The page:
Take care with SAN Certificates in Exchange 2010 when Outlook Anywhere is enabled with PC’s Running XP and Vista

The last pain point of our Exchange 2003 to Exchange 2010 upgrade was getting Outlook Anywhere working with our XP clients, the cause of which was due to my inexperience with security certificates.

When we originally reviewed our requirements for Exchange 2010 we decided to go with a 20 slot Subject Alternative Name (SAN) Security Certificate. The reason we needed so many slots was due to the various outgoing domains we wanted to support. Also I was under the wrong assumption that I could use this certificate for other non-Exchange purposes, which you can’t.

When picking the Common name (CN) we decided to go with the root domain of our main company. So the final outcome of our SAN certificate was:

Common Name: MainCompany.com
Subject Alterative Names

    • Mail.MainCompany.com
    • Webmail.MainCompany.com
    • Autodiscover.MainCompany.com
    • Legacy.MainCompany.com
    • Mail.SecondCompany.edu
    • Webmail.SecondCompany.edu
    • AutoDiscover.SecondCompany.edu
    • Legacy.SecondCompany.edu
    • Mail.ThirdCompay.net
    • Webmail.ThirdCompay.net
    • AutoDiscover.ThirdCompay.net
    • Legacy.ThirdCompay.net
    • SecondCompay.edu
    • ThirdCompany.com
    • Maseradedomain1.com
    • Maseradedomain2.com
    • Maseradedomain3.com

This certificate functioned as needed until we decided to roll out Outlook Anywhere a few months into our upgrade. What we noticed is that our XP PCs running Outlook 2007 & 2010 couldn’t connect to our Exchange 2010 server using Outlook Anywhere. Our Vista PCs running Outlook 2007 and Windows 7 PCs running Outlook 2010 had no problem using Outlook Anywhere. When we checked the Exchange Remote Connectivity Analyzer we didn’t see any glaring issues. After playing with various Outlook Anywhere settings and failing we found was that XP, and Vista clients below SP1, can only read the CN on the and not the Alternative names on a SAN Cert. This normally wouldn’t be a problem if our CN could point to an Exchange server hosting the Client Access Server (CAS) role. This can be done be specifying the CN in the MSSTD, but since we used our root domain of our main common as the common name that wouldn’t help us.

Our only option would be to change the CN on our SAN cert. In order to do so the certificate needed to be revoked and then create a new certificate with the proper CN. Most Certificate Authorities will let you change the CN up to 30 days after the purchase date. But since we didn’t roll out Outlook Anywhere until a few months into out Exchange 2010 Upgrade we had to buy a new SAN certificate all together. So this time we made sure the CN was the external address of our CAS server, which in our case was also our Mailbox and Hub Transport as well. Since our company mailboxes are now fully migrated off Exchange 2003 we no longer need the legacy domains, so a 15 slot SAN cert was purchased this time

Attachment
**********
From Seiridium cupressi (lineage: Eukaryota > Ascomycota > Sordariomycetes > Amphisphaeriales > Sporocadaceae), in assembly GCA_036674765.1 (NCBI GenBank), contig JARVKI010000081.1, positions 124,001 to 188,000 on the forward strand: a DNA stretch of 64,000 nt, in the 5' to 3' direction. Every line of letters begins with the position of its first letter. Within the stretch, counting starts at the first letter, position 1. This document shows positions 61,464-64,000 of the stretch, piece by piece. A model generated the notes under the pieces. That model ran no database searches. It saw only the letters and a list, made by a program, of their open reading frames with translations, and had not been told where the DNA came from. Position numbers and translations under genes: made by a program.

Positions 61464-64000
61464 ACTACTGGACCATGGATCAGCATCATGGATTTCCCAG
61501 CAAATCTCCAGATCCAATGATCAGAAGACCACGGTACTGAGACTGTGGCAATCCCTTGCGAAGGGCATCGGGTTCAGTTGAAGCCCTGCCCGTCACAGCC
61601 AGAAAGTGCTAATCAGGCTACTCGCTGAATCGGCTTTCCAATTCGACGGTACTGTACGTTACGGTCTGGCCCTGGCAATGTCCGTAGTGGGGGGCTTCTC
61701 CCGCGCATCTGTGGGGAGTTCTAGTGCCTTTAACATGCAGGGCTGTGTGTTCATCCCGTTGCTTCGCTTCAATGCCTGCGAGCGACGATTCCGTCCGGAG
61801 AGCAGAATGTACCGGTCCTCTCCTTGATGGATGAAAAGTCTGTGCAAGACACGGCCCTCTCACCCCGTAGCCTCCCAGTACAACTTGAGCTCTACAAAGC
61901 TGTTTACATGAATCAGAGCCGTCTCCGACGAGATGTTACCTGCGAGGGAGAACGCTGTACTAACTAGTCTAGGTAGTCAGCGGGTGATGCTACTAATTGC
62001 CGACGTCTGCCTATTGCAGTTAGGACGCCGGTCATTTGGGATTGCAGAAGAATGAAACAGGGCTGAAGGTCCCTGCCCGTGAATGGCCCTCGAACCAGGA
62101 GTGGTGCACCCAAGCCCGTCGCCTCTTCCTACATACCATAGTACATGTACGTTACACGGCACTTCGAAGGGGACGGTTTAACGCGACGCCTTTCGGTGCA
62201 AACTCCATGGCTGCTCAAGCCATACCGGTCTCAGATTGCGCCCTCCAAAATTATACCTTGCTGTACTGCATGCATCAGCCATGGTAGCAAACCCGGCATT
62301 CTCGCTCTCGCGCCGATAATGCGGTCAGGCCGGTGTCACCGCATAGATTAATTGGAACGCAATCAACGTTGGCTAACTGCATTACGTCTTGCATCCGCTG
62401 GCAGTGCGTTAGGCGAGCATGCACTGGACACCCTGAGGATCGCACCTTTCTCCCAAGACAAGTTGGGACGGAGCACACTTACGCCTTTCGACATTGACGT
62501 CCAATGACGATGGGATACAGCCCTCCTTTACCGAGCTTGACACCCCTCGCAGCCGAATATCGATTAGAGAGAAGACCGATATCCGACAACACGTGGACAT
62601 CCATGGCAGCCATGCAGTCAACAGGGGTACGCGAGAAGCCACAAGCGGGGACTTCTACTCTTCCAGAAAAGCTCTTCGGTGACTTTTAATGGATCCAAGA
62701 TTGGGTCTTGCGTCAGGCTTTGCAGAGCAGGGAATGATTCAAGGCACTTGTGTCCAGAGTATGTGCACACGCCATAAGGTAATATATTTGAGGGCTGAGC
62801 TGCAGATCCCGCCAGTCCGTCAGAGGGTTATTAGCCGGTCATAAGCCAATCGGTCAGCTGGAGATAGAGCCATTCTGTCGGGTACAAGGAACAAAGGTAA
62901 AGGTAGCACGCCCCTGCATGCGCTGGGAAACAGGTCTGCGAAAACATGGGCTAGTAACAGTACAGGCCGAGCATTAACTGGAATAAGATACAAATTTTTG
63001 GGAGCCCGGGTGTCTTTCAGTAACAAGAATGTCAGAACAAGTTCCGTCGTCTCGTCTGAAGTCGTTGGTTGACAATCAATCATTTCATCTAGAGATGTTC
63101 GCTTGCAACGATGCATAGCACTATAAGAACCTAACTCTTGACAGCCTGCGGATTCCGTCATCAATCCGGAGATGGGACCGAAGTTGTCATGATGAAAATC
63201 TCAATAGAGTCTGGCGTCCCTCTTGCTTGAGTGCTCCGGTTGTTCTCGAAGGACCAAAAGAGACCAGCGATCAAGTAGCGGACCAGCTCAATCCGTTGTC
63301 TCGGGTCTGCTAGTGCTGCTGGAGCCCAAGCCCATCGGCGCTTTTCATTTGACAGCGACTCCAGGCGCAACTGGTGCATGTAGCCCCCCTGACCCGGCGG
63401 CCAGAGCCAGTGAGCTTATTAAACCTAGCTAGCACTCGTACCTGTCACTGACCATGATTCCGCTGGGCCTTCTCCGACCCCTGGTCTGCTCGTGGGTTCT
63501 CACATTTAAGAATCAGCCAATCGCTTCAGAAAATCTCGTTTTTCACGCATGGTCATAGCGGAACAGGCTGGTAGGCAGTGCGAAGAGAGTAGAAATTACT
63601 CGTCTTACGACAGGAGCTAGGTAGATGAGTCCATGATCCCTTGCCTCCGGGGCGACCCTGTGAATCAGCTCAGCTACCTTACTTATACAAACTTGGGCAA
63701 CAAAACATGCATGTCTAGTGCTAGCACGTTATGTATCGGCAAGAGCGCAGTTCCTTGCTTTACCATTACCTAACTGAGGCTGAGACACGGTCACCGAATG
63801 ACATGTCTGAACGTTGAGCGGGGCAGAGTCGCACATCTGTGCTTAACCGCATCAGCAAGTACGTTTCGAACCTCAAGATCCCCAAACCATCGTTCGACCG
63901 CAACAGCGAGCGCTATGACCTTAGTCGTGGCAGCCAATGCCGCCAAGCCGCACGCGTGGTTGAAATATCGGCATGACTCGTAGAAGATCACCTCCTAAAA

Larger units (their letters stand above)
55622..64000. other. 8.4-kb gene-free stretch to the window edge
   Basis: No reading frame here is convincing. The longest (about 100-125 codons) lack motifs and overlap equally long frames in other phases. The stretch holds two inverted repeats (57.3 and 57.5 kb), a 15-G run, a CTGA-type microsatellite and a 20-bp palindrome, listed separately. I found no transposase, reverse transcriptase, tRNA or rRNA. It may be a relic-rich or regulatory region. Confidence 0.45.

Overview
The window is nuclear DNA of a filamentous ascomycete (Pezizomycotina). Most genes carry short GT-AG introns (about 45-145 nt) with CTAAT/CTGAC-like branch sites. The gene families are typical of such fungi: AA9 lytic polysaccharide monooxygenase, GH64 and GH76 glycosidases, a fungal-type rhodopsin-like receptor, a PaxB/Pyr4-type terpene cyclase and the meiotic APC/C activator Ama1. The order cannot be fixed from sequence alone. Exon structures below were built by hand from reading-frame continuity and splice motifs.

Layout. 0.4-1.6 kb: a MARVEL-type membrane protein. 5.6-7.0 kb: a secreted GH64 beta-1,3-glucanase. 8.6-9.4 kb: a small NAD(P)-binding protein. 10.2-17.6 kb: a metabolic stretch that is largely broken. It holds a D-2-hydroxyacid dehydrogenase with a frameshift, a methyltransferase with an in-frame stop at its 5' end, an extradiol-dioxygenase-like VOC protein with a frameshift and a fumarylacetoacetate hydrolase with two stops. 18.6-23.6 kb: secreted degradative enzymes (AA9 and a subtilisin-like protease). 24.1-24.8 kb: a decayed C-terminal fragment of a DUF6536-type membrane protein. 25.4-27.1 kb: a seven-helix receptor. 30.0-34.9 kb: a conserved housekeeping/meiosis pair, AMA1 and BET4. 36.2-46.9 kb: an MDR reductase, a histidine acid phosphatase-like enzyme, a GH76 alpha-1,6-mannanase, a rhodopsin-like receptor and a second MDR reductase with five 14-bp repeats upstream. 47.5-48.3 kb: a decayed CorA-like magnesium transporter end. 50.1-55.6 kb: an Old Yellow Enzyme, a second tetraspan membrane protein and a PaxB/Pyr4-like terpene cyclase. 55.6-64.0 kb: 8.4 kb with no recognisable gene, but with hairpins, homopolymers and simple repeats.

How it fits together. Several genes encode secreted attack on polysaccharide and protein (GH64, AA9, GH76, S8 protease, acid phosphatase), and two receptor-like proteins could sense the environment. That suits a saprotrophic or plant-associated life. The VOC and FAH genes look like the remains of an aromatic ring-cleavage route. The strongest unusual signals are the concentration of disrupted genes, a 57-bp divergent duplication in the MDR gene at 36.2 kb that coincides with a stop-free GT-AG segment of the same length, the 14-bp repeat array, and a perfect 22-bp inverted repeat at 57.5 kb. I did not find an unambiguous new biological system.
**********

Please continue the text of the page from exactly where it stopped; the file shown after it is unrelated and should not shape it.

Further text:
Common Name: mail.MainCompany.com
Subject Alterative Names

    • Webmail.MainCompany.com
    • Autodiscover.MainCompany.com
    • Mail.SecondCompany.edu
    • Webmail.SecondCompany.edu
    • AutoDiscover.SecondCompany.edu
    • Mail.ThirdCompay.net
    • Webmail.ThirdCompay.net
    • AutoDiscover.ThirdCompay.net
    • MainCompany.com
    • SecondCompay.edu
    • ThirdCompany.com
    • Maseradedomain1.com
    • Maseradedomain2.com
    • Maseradedomain3.com

We did the certificate swap over the weekend since we weren’t 100% sure if it would cause issues with Webmail, Activesync, etc. Luckily no major service disruptions happened once we assigned services to the new certificate. The only noticeable effect was an informational pop up on our Macs running Outlook 2011. The pop-up asked to confirm that Outlook 2011 was going to accept the new configuration information from out Exchange Server. Once assigned our XP PC’s running Outlook 2007 or 2010 could successfully access Outlook Anywhere.

Posted in Exchange 2010, Outlook, Outlook Anywhere | 2 Comments

2 Responses to Take care with SAN Certificates in Exchange 2010 when Outlook Anywhere is enabled with PC’s Running XP and Vista

  1. Koos says:

    We has exactly the same problems. But I fixed it with this command in Powershell:
    Set-OutlookProvider EXPR -CertPrincipalName:”msstd:contoso.com”

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